(copy) ACE Mini PD:
Reaching ELL Students and beyond!
Plan your work and work your plan!
When working with any population (ELL, TAG, 504, etc.) within your instructional time it is vitally important that you are not just prepared but overly prepared to address the anticipated needs of your students and to course correct during instruction, if needed.
The great thing about many best practices, are they are exactly that, best practices! This means that they can be beneficial to all students and differentiated based on level and learning style, and ELL strategies are no different!
Let's dive into some ELL (English Language Learner) strategies for this edition of...
ACE Mini PD- Reaching ELL Students and beyond
ELL Strategies in the Classroom
VIDEO I: EXTENDING UNDERSTANDING
- What's the benefit of doing vocabulary development after completing the various activities around a complex text?
- Utilizing the strategy discussed, how can you ensure that students are able to craft workable definitions of key terms
The perfect TLaC Techniques for ELLs
- Technique #14: Format Matters
- Technique #11: No Opt Out
#14- Format Matters
Format matters is an excellent strategy to to support all learners in the classroom, including ELL students. As Lilly Wong Fillmore, a researcher at UC Berkeley, has been quoted as saying, "There are no native speakers of Academic English." This statement is powerful and really hits the point that all learners can benefit from the focus on complete sentences and proficient syntax as the expectation in your classroom.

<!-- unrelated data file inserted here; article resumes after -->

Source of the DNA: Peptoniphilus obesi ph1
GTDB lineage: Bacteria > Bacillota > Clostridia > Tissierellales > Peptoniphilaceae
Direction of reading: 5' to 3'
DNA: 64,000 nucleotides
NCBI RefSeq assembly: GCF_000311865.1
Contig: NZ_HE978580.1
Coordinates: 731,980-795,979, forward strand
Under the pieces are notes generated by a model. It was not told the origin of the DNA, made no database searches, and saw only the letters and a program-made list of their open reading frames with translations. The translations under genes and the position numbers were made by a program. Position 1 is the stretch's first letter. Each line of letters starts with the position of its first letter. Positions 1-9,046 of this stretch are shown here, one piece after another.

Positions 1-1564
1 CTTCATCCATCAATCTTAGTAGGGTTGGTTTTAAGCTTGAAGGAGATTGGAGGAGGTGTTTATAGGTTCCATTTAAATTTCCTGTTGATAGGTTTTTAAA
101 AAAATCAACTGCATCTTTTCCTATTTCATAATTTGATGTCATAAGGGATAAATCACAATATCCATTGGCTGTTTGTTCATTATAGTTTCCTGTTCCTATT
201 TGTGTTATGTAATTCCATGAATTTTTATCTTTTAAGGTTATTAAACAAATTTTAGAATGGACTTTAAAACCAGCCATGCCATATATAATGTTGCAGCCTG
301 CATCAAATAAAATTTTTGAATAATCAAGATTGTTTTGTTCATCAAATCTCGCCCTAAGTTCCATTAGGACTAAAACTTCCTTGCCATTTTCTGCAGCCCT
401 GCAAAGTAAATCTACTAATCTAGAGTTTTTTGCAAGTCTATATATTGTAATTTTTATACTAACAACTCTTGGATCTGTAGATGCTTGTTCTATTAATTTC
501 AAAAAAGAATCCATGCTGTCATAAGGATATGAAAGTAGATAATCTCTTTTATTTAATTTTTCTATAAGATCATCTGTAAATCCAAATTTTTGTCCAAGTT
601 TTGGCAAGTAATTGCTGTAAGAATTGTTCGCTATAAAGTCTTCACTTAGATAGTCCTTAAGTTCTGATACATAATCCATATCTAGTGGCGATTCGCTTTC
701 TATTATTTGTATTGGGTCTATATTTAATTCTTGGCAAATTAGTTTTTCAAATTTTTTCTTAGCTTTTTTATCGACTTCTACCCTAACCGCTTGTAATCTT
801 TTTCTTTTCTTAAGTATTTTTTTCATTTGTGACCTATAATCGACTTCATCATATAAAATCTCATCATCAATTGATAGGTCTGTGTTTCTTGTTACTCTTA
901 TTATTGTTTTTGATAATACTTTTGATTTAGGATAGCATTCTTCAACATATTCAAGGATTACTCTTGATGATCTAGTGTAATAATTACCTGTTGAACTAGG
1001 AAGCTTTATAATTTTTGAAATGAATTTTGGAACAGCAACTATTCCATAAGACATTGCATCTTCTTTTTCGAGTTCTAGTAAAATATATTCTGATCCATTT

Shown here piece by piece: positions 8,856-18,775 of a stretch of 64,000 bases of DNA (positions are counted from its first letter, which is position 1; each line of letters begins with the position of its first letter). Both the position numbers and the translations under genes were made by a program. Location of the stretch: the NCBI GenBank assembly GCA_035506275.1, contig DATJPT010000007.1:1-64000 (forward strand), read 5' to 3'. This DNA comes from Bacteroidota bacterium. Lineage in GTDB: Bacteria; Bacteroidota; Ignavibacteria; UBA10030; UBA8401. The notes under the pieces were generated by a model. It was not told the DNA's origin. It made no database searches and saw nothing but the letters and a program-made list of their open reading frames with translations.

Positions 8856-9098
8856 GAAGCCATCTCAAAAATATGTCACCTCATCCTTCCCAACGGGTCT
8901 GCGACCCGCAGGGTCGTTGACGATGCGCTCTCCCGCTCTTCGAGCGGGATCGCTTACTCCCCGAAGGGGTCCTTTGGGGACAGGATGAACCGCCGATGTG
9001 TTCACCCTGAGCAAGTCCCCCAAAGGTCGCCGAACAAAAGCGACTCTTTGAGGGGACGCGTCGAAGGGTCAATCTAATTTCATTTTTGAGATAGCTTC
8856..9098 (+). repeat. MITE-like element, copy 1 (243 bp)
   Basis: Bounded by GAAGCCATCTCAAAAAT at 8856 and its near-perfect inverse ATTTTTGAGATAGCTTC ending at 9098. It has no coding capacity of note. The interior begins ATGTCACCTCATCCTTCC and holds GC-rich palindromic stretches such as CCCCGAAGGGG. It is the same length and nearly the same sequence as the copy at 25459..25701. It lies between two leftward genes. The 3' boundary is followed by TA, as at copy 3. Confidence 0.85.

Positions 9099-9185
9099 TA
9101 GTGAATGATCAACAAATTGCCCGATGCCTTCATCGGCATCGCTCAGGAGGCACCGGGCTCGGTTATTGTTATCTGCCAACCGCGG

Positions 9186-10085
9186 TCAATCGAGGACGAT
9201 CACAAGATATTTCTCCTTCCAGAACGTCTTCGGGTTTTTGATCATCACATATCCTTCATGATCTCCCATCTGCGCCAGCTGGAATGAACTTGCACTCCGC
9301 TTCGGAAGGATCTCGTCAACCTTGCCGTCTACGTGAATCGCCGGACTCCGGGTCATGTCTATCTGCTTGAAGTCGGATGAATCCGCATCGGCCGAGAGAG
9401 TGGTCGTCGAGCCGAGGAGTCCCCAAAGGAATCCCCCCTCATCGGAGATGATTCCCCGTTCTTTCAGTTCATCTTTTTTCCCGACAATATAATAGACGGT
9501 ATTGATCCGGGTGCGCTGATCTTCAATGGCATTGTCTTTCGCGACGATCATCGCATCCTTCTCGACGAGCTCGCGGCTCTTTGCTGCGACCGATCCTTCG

In this video be mindful of how the instructor not only sets the expectation for 'Format Matters,' but also explains why the students are expected to adhere to the line of thought and expression.
- Why would it be vital to explain to students why they are expected to be mindful of their speech?
- How could this assist ELL students?
VIDEO II: FORMAT MATTERS
#11 NO OPT OUT
What an ELL teacher had to say about 'No Opt Out"
“No Opt Out allows practice in both speaking AND listening. This is wonderful for my students. I co-teach part of the day with a general educator, and we often use this pattern: call on ELL, no response/shy/incorrect, call on proficient ELL or native speaker, then go back to the ELL. It also allows us to push the lower level ELLs , rather than relying on lay-up type questions in order for them to feel successful. When the whole class is used to No Opt Out as part of the culture, then kids who can’t answer right away are less likely to feel self-conscious or shamed about being incorrect.”
This excerpt was taken from the TLaC blog. To read the post in its entirety you can visit: http://teachlikeachampion.com/blog/using-tlac-with-english-language-learners/